I don’t believe in an accommodationist approach to psychopathy or ASPD. That is, I don’t believe that psychopaths should be respected simply because we exist or due to multiculturalist beliefs. The analogy would be for the wolf to ask the shepherd for permission to exist simply because it is an animal, much like a sheep. It seems ridiculous. The wolf does not need permission to exist; it exists because it can exert its will in a fashion that makes it both feared and respected.
Angel or demon, pure or poisoned air, I can be anything that I’d like to be. I have free will even if my proclivities may attempt to lead me in a certain direction. I do not have an internal struggle related to conscience, but the struggle inside that deals with incentive is all but the same. There are many like me, whose internal torsion is all but invisible to the outside world. We drift along a rocky road constantly courting disaster, peace, and everything in between. Too few appreciate such a battle between light and dark, ruin and prosperity.
Psychopaths are known for their predatory ways. Well, the neurotypical would call it predatory; I’d call it taking advantage of openings. The truth is, we detect when others are weak and vulnerable and, if the price is right, we strike. Conning, manipulation, parasitism, and theft are not uncommon for psychopaths. Like the mosquito that identifies the best host to feed upon, the psychopath can do the same. Without a sense of conscience and without the capacity for remorse, it just makes sense.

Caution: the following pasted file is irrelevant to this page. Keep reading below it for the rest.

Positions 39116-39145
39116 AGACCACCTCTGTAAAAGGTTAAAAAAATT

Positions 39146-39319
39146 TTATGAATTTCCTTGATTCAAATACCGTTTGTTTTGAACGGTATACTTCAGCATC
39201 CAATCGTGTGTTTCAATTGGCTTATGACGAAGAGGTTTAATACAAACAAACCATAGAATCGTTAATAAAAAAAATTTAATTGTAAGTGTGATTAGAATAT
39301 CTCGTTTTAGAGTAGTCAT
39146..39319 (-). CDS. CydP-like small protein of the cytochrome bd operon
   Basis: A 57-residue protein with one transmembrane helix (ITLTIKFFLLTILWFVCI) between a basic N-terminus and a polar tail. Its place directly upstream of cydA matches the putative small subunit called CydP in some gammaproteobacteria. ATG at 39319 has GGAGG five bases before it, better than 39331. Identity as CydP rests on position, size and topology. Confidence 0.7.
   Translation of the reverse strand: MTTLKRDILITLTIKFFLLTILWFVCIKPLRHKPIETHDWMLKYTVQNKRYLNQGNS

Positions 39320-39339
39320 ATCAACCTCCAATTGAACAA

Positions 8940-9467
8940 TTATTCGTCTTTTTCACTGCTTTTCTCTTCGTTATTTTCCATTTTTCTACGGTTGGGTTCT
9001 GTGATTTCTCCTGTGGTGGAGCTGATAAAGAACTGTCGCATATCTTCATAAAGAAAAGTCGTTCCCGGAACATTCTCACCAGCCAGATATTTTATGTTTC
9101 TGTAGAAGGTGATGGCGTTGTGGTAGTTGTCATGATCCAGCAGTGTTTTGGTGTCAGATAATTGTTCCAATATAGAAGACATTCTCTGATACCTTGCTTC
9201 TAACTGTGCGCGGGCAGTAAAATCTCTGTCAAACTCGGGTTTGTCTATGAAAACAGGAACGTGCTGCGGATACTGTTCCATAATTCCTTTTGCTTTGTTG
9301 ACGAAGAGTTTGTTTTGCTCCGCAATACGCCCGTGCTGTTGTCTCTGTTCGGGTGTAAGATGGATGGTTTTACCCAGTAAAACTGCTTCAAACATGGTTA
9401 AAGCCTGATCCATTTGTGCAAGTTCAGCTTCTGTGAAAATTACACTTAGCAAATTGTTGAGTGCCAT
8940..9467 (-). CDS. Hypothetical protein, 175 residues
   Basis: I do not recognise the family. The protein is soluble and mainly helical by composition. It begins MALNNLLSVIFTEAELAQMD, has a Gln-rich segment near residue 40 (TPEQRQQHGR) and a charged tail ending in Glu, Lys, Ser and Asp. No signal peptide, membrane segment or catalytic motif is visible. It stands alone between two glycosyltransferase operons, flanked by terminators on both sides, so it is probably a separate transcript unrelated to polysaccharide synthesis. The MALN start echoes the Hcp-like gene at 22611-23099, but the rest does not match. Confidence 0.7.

I’m a firm believer in the set exchange of a penalty for an action. That is, I believe that people should be able to do whatever they’d like so long as they are willing to pay the price. It is the job of society to determine a fair and reasonable price for a specific crime, a price that deters most but allows that that are willing to behave in a criminal fashion to have a set expectation for the price of their ways. So what do you have to lose, kid? It’s at most your life.
The nature of discourse is incestuously tied to the nature of alliances. A single person, without allies, can barely make a dent in the opinions of others. There is an unjust weight that we give people sharing the same train of thought. It isn’t ideal, but is the reality of human nature. I wrote yesterday that most causes are ones I find unfit for my own efforts and energy. What of those causes – well, the cause – that I do find worth in fighting for? The nuances that go into making progress are difficult to tread at times.